Drug war: Pacquiao says kill suppliers; Montemayor, Mangondato reject EJKs
MANILA, Philippines — Sen. Manny Pacquiao said Sunday that illegal drug suppliers should be killed, while his fellow presidential candidates Jose Montemayor Jr. and Faisal Mangondato denounced extrajudicial killings (EJKs).
The three presidential bets talked about their position on alleged EJK under the drug war during the group debate segment of the second presidential debate hosted by the Commission on Elections (Comelec).
“If I become president, I will continue the war on drugs, but I will not kill drug users. Those I will kill are the drug suppliers, and I will even make it public because they should be the ones punished. The poor drug users are only being victimized,” Pacquiao said in Filipino.
He also vowed to investigate alleged EJK cases, saying he could not give a conclusion without an investigation.
He also said police officers proven to have abused their authority in conducting the drug war should be held accountable. However, he also vowed to protect the welfare of the police and the military for “balance.”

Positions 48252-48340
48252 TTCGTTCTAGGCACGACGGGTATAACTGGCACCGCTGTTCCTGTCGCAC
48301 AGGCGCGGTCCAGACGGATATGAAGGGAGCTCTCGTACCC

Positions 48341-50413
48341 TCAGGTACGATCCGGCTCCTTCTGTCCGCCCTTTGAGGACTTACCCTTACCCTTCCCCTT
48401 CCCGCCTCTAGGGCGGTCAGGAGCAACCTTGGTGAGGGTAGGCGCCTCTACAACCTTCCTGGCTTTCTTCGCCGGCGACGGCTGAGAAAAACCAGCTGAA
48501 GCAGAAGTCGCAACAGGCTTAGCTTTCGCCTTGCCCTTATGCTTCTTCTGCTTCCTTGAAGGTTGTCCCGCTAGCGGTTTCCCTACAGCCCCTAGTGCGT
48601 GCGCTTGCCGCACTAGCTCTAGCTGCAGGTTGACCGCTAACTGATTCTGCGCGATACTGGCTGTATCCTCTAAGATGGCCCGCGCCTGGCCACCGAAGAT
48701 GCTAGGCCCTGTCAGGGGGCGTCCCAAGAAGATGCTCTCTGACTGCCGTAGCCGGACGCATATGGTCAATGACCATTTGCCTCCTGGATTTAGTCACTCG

Meanwhile, Mangondato, who hails from Mindanao, noted that EJKs had long been happening in the southern region.
He stressed that the right of each Filipino to live should be protected by the government.
“If they have sinned, it should be brought to justice, and if there needs to punishment, it should be imposed on them, but human life was given by God,” Mangondato said.
Montemayor, for his part, said that EJK cases had been happening since the time of the late president Ferdinand Marcos.
“No one would deny that. It has been happening ever since the time of Marcos up to now,” he said.
He noted that police officers themselves could admit to EJK cases once President Rodrigo Duterte had stepped down from office.
“Second, so many families are crying because their relatives were killed. Is there still due process now? No, there’s none.)
Montemayor lamented that “the government is committing human rights violations right and left” as he also denounced red-tagging — or the linking of individuals or groups to the communist movement.
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